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Campbell graduates first physician assistants

Over the past 28 months, the students of the charter physician assistant class of Campbell University’s College of Pharmacy & Health Sciences have been hard at work learning how to treat patients, participating in community outreach events and practicing key elements of the profession, like casting, on each other. All of that hard work paid off as the 34 members of the PA Class of 2013 walked across the stage at Turner Auditorium in Buies Creek on Saturday.


The master of physician assistant practice degree was launched in August 2011 as the first step towards enhancing Campbell University’s health care education offerings, and the first classes were held in the renovated Carrie Rich Memorial Hall. As the program grew and the university inched closer towards its goal of opening an osteopathic medical school, the PA students and faculty were relocated to the newly opened Leon Levine Hall of Medical Sciences in June 2013.


The first class has set the bar high for classes following in its footsteps.  Students from this class created the Wallace Student Society, a PA student organization dedicated to philanthropy and community service named after Campbell University president, Jerry Wallace.  They established an annual PA golf tournament, which raised over $10,000 for the Make-A-Wish Foundation of Eastern North Carolina to date and the Buies Creek Elementary Field Day/Health Fair event that has become an annual spring event. As their final act as students, they created the Physician Assistant Alumni Endowed Scholarship fund as their class gift to the program and university.


Graduation activities began with a white coat ceremony in Butler Chapel on Campbell’s main campus on Friday afternoon. During this ceremony, each student received a long white coat to replace the short white coat they received upon entering Campbell’s PA program. In the culture of medical education and practice, short white coats are worn by students training in the profession. The shorter coat is replaced with a long, white coat upon becoming a practicing professional.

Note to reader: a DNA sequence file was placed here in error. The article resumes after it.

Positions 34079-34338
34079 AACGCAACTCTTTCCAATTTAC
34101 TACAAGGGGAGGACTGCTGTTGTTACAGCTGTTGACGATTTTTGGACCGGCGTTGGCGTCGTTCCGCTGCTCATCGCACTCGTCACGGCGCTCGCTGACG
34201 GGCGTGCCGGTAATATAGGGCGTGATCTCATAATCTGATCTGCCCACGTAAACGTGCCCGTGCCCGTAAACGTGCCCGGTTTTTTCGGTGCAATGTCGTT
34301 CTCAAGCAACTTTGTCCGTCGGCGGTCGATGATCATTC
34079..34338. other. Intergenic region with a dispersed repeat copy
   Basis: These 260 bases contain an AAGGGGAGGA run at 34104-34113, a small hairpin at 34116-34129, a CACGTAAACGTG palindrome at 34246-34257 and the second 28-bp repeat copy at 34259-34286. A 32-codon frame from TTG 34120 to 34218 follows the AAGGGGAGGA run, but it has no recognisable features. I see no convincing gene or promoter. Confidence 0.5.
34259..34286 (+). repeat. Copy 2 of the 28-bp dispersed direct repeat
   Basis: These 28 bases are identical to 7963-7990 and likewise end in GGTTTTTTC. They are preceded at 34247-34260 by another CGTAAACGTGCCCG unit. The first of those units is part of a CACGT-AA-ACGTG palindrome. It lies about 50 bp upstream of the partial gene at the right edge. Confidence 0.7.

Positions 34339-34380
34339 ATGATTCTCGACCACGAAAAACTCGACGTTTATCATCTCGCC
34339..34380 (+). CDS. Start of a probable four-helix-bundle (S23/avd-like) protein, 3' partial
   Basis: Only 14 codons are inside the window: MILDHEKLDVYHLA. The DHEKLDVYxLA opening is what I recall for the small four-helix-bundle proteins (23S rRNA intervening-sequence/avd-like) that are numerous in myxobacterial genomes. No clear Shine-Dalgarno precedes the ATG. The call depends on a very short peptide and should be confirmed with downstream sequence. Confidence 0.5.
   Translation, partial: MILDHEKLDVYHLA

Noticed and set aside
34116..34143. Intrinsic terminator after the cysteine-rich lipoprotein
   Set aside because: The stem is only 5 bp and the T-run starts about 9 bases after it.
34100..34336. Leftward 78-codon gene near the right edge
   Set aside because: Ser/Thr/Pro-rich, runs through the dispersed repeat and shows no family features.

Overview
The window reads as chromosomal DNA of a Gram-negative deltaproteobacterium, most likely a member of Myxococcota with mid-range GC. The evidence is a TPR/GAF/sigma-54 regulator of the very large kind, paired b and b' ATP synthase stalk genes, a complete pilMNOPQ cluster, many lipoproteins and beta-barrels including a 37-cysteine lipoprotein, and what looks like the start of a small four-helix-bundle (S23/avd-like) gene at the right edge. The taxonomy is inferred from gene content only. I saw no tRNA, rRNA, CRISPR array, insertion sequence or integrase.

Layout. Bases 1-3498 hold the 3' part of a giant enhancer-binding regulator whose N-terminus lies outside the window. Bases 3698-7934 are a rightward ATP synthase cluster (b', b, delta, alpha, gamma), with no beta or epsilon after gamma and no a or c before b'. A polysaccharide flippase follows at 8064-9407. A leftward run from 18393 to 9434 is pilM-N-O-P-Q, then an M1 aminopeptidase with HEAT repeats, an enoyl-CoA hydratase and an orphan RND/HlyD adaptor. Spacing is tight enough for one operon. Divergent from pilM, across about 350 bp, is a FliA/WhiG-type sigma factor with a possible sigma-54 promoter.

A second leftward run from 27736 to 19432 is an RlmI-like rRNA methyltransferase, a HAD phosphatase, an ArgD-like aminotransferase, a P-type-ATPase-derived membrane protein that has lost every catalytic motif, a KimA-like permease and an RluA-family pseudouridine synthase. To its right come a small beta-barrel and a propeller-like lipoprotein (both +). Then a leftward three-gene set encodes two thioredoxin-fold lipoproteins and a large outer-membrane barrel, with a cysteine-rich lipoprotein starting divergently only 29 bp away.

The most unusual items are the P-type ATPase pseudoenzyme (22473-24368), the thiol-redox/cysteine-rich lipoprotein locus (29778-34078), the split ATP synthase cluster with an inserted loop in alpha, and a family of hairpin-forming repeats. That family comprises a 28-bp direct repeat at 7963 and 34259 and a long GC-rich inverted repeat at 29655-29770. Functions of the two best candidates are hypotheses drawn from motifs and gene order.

Ronald W. Maddox, vice president for health programs and dean of the College of Pharmacy & Health Sciences, brought greetings on behalf of the College.


“As part of the duties in my career, I visit hospitals across the state on a regular basis,” said Maddox. “During those visits, I am consistently complimented on the caliber of student we have at Campbell. I hear things like, ‘the level of professionalism in your students is remarkable’ and ‘we are blown away by how prepared your PA students are when they begin their rotations.’ Thank you for representing us well.”


As part of the ceremony, each student selected a significant person who helped them in their journey to become a physician assistant to coat them.  In the true spirit of Campbell University, husbands, wives, fathers, mothers, grandfathers and children placed the coveted long white coat on the shoulders of the Class of 2013.


The long white coat ceremony was followed by commencement exercises on Saturday. Turner Auditorium was filled with supporters of the physician assistant program and inaugural class. As the program began, six students were inducted into the Pi Alpha Honor Society, the Physician Assistant Service Award was awarded to Ashley Nordan and the Excellence in Professionalism Award was awarded to Andrita Stokes.


“Our first students; as with a firstborn child, because they are the first, they will always hold a unique place in our hearts,” said Betty Lynne Johnson, academic coordinator for the program. “And much like the firstborn child on whom you learn how to be a parent; they taught us (the faculty) how to be teachers.”


Johnson presented her father, Campbell University President and commencement speaker, Jerry Wallace with the 2013 Honorary PA Award. The award goes to a person who has extreme dedication and deep personal commitment to the physician assistant profession. Wallace proudly wore the Campbell orange stethoscope that represents the award around his neck while addressing the graduating class.


“I challenge you to be better than most in the way you work with patients and live your lives,” said Wallace. “You have discovered the joy of helping others.  Be active on behalf of your patients and your profession.”


With an unprecedented amount of pressure and expectations on their shoulders, the members of the PA Class of 2013 have earned their place in Campbell University history and have set incredible standards for the classes and programs that follow.


Photo; the PA Class of 2013 give their loved ones a round of applause for their support.